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New data shows that intensive treatment of diabetes may lower coexistent hypertension and delay renal dialysis by up to 20 years

Posted on: 06 Apr 04
New data shows that intensive treatment of diabetes may lower coexistent hypertension and delay renal dialysis by up to 20 years

Summary

DailyUpdates 6th April: According to WHO, there are some 130 million diagnosed diabetics in the world and the long term consequences of diabetes such as diabetic nephropathy are becoming increasingly frequent and unmet components of diabetes care. In a recent study Glasgow Royal Infirmary researchers report that intensive treatment slowed progression of renal disease within 2 years in patients with established diabetic nephropathy and predict that this approach may delay the onset of dialysis b

New data shows that intensive treatment of diabetes may lower coexistent hypertension and delay renal dialysis by up to 20 years

 

DailyUpdates 6th April: According to WHO, there are some 130 million diagnosed diabetics in the world and the long term consequences of diabetes such as diabetic nephropathy are becoming increasingly frequent and unmet components of diabetes care.  In a recent study Glasgow Royal Infirmary researchers report that intensive treatment slowed progression of renal disease within 2 years in patients with established diabetic nephropathy and predict that this approach may delay the onset of dialysis by as long as 20 years.

 

According to WHO, there are some 130 million diagnosed diabetics in the world, a figure that is predicted to increase to 300 million by 2025. The market for diabetes therapeutics is also rising with global sales reportedly topping $8.1 billion for the 12 months to September 2000, a 19% increase over the previous 12 months (for a full analysis of diabetes therapeutics and market opportunities click here). Further increases are inevitable and the market for diabetes medications could exceed $20 billion by 2006. Oral antidiabetic drugs, the leading class of drugs used to treat the disease, accounted for almost 63% of sales.

 

In addition to day to day control of hyperglycemia the endocrinologist is faced with the challenge of long-term, complications of diabetes as well as the treatment of other conditions that coexist with diabetes. For example, around 60-65% of diabetics also have hypertension and consequently the development of single treatment modalities that target both diabetes and hypertension is a concept currently attracting considerable attention (for an analysis of the potential of cross indication therapeutics click here).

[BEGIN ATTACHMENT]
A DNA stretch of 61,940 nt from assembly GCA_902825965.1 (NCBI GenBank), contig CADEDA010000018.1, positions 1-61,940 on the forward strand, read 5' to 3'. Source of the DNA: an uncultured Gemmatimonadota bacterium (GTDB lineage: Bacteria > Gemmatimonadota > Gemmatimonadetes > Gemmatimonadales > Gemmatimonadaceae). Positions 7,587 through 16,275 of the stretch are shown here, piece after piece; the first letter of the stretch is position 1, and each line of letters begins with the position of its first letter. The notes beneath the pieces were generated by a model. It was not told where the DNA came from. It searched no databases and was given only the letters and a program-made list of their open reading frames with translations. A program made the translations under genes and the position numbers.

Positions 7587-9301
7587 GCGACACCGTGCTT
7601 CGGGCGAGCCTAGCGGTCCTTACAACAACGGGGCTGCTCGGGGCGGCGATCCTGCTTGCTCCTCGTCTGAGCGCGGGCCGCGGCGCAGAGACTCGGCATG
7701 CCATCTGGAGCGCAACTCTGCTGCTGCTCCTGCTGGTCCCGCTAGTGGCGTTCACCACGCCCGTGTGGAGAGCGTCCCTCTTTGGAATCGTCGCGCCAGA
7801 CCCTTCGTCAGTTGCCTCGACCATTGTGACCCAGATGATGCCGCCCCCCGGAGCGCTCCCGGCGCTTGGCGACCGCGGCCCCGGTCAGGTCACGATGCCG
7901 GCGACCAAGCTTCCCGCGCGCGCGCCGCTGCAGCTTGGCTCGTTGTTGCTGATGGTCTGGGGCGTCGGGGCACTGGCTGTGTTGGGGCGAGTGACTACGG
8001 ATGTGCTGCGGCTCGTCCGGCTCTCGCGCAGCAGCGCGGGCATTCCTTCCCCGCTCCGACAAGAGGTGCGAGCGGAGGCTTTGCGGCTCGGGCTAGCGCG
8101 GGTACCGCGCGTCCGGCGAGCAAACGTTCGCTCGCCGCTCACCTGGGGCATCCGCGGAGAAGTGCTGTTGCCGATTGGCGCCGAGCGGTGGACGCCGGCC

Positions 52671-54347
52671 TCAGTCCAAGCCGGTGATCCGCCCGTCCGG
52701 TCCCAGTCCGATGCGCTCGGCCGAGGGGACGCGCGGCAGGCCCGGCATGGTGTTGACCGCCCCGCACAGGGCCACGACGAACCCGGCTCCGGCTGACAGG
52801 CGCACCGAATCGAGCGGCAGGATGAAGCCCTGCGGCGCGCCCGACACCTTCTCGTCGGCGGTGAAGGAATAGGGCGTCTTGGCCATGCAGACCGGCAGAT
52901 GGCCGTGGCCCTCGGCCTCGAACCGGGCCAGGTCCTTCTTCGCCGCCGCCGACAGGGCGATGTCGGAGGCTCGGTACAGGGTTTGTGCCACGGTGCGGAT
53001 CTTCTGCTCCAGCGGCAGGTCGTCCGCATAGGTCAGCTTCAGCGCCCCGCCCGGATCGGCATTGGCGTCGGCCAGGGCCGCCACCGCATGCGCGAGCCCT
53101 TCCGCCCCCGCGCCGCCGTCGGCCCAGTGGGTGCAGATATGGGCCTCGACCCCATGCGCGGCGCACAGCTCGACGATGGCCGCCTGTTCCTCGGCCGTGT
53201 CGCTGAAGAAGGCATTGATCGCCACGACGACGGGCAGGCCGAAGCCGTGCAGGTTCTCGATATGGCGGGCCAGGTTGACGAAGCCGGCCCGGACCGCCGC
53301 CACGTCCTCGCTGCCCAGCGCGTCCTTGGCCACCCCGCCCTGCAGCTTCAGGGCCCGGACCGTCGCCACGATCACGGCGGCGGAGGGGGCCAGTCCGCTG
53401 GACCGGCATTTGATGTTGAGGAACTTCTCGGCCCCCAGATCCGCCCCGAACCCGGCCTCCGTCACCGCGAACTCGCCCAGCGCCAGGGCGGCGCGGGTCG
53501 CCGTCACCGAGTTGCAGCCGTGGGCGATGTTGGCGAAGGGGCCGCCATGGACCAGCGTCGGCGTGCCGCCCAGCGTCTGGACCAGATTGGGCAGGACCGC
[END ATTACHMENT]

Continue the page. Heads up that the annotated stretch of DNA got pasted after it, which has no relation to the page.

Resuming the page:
With respect to long-term complications, the diabetic microvascular complication, nephropathy, is one of the most serious and is a condition with high unmet therapeutic needs. It is linked with significant increases in morbidity and mortality risk, and is the most common cause of end-stage renal disease in the US and Europe (for a full analysis of diabetic nephropathy click here).

The prevalence of nephropathy (encompassing microalbuminuria, proteinuria and end-stage renal disease) is 48% in seven countries representing 18.6m type 2 patients. The main focus of therapy in diabetic nephropathy is on tight control of blood pressure and either ACE or ARB therapy is recommended as a first line renoprotective anti-hypertensive therapy. Existing anti-hypertensive therapies can however only delay the progression of diabetic nephropathy. Research elucidating the etiology and pathways of diabetic microvascular disease has revealed new targets for drug design. Within the next 10 years the most promising compounds will come from the ARI, PKC-beta and AGE inhibitor classes.


Intensive glycemic control prevents or retards microalbuminuria, an early sign of nephropathy, in patients with type 2 diabetes.  In their April Quarterly Journal of Medicine journal article, Joss et al determine the effect of intensive vs. standard medical management over a two year period on the rate of progression of renal failure in patients with diabetic nephropathy. The Glasgow Royal Infirmary group's prospective randomized controlled study divided patients with type 2 diabetes and nephropathy into an intensive group (n = 47) or control group (n = 43). Treatment targets were the same for both groups, but the intensive group were seen as often as required to meet the targets. The primary end-point was the rate of progression of renal disease in the second year.


The results of this study demonstrate that during follow-up, the intensive group had lower mean systolic and diastolic blood pressures as well as cholesterol levels. Median rate of progression of renal failure in the intensive group fell from 0.44 ml/min/month in the first year to 0.14 ml/min/month in the second year, compared to 0.49 ml/min/month and 0.53 ml/min/month in the control group. Patients in the intensive group spent significantly less time in hospital.


This important study highlights the benefits of intensive treatment as this approach both limited co-existent hypertension and slowed progression of renal disease within 2 years in patients with established diabetic nephropathy. Indeed the authors predict that onset of dialysis would be delayed by 20 years in the intensive group compared with the control group.


Source DailyUpdates 6th April; for a full abstract of the original papers see   QJM. 2004 Apr;97(4):219-27


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In this edition of DailyUpdates, LeadDiscovery also highlights the potential of monomeric recombinant TCR ligand as a treatment of multiple sclerosis...ryanodine receptors as a target for novel insulinotropic therapeutics...the role of IL-4 in asthma...and much more.


 

LeadDiscovery

Last updated on: 27/08/2010 11:40:18

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